There’s the Rub


/ 09:42 PM December 16, 2013

Only a few weeks ago, we marked the fourth anniversary of the Maguindanao massacre. Several media and lawyer groups did so by noting how four years after the Ampatuans were arrested for the worst crime of the century, they were nowhere near to being tried. The way things were going, the groups cried, it would probably take another century to finally bring them to justice. If at all.

Time was on the side of the Ampatuans. The longer due process took, the less due it became. The longer justice took, the less people believed it could ever be had, a belief that tends to become self-fulfilling.


When I read this, my first thought was how it would impact on the culture of impunity.

Several weeks later several radio commentators were shot and killed in cold blood. One was wounded and escaped by the skin of his teeth. Initially putting it down as isolated incidents when the first couple of shootings took place, government subsequently had to backtrack and give it the weight it deserved.


Frankly, I don’t know why its first instinct when dealing with an atrocity or tragedy is to talk about numbers and suggest it’s not all that bad. I can understand the need for accuracy, but it may not take the place of sensitivity. Whether the dead are 2,000 or 10,000, as in the wake of Supertyphoon “Yolanda,” or two or four in the wake of the shootings in Mindanao, the point is the horrendousness and unacceptability of what has happened.

I don’t know that these two events—the perception that the Ampatuans have escaped justice probably forever and the gunning down of radio commentators—are directly related, or the one is the immediate cause of the other. I do know they are related in a general way, by way of context, by way of culture. The one inspires the other, the one fuels the other. It’s certainly not going to discourage hit men from ambushing people in broad daylight when a band of cutthroats can cut the throats of three score men and women—quite apart from beheading them and mutilating the women—in plain view of everyone and laugh at the world afterward.

I agree with Reporters Without Borders when it says: “In the face of all this violence against journalists, we urge the police to deploy whatever means are necessary to arrest those responsible and end the unacceptable impunity. Only a firm response from the authorities will deter others from targeting news providers.” I agree with this, but with one very huge caveat.

The problem is not just identifying and arresting suspects, it is putting them on the dock, trying them, and if they are found guilty jailing them, preferably throwing the keys into the bottom of the sea. Murder is a heinous crime, whether it is done savagely or not. It is at least not going to matter to the spouse or children of the dead, particularly where the victim was the breadwinner.

The assumption in Reporters Without Borders’ statement is that once the suspects get arrested, law and justice will take their course. Which is a natural assumption to make in other countries: The one presupposes the other. Not so in a backward country like ours. Between arresting the culprits even in cases where the evidence against them is glaring and trying them and jailing them stretches a long and winding road.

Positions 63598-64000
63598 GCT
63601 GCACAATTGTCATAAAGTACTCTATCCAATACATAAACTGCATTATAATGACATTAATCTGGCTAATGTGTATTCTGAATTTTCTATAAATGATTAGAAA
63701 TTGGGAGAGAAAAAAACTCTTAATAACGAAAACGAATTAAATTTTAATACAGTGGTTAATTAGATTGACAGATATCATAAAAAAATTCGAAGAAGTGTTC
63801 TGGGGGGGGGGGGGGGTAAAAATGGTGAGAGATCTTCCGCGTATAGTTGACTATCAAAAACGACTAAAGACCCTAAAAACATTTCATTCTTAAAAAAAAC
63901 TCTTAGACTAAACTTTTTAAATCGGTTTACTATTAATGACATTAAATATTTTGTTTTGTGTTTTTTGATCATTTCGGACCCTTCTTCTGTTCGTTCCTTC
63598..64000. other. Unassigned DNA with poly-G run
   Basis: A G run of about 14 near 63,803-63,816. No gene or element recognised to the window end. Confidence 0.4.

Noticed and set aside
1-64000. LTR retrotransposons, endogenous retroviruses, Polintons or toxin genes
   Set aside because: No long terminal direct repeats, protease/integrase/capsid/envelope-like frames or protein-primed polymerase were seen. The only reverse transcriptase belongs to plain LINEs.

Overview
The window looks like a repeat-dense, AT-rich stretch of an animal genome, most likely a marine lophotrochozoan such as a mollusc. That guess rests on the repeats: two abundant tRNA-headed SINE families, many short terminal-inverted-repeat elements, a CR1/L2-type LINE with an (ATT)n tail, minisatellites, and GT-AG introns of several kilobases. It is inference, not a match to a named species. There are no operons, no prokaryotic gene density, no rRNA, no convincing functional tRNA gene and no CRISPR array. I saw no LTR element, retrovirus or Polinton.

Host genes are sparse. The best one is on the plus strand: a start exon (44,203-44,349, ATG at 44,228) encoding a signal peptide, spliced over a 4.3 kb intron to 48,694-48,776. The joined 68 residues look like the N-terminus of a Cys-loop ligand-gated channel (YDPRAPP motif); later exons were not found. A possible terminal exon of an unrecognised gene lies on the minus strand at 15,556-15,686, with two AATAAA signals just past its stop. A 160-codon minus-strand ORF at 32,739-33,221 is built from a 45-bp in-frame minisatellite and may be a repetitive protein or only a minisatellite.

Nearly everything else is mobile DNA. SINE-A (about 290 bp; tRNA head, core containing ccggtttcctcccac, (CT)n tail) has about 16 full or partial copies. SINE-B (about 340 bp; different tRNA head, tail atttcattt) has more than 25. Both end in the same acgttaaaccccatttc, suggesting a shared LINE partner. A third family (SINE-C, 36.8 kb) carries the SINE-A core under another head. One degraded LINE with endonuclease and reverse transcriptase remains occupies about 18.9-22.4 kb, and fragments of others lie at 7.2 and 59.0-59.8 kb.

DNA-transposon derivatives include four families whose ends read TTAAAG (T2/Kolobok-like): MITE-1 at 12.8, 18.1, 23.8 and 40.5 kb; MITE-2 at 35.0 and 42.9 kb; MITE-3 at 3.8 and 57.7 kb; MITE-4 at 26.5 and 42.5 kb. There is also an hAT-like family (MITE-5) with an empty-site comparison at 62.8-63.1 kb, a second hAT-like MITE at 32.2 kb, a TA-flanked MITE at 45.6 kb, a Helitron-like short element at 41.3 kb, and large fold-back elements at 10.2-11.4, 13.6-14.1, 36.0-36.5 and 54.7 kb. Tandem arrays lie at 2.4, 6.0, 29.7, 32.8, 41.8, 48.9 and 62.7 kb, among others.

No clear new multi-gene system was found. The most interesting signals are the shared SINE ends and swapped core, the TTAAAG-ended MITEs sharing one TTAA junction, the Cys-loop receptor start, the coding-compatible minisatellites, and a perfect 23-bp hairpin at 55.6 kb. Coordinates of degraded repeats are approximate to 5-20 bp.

We do not lack for arrests. The Ampatuans were arrested. Joel and Mario Reyes, the chief, indeed only, suspects in the slaying of environmentalist and sometime radio commentator Gerry Ortega were arrested. What we lack is results. The Ampatuans have not been tried. And the Reyeses are sipping cocktail in Tahiti or wherever they are after giving the Bureau of Immigration the slip.

Are things as bad today for journalists as they were in Gloria Arroyo’s time, or even worse as some claim it is? Not at all. The spate of killings of radio commentators over the past couple of weeks is monstrous and alarming, but it is not a reason to twist it toward that conclusion. The difference in conditions between then and now is vast, which has produced, if not equally vast effects, at least perceptible ones.


Then the problem was that the government wasn’t just inutile in stopping the culture of impunity, it was the very thing that bred the culture of impunity. At the very least directly: The Ampatuans were created in the image and likeness of Arroyo, not necessarily in that order. At the very most, indirectly, by way of sanction: A political order that routinely rewards evil and punishes good naturally unleashes impunity in the way that supertyphoons unleash storm surges.

Now the problem is seeing the efforts to stop impunity—and those efforts are there, government at least is not part of the disease, it is part of the cure—to the very end. So long as nothing happens after suspects are identified and arrested, so long will nothing happen to stop impunity. That is as true of the killing of journalists as it is true of corruption.

Arguably, there are limits to what the executive can do, there is such a thing as the separation of powers. The courts have to do their part too, a prospect that fresh revelations about a syndicate in the judiciary running a “rulings for sale” racket do not enhance. But there is no small amount of possibilities too on government’s part, and enormous ones. It has its own justice department, which can always build ironclad cases that make it all the easier to prosecute. The president can always make certain things priority, or transmit as much a sense of urgency to the judiciary as to the legislative. Certainly, the zeal with which he undertook the expulsion of a chief justice must underscore those possibilities.

The same zeal needs to be applied to the crooks and the murderers. Expel them.

Expunge them. Jail them.

That is the only way to stop impunity.

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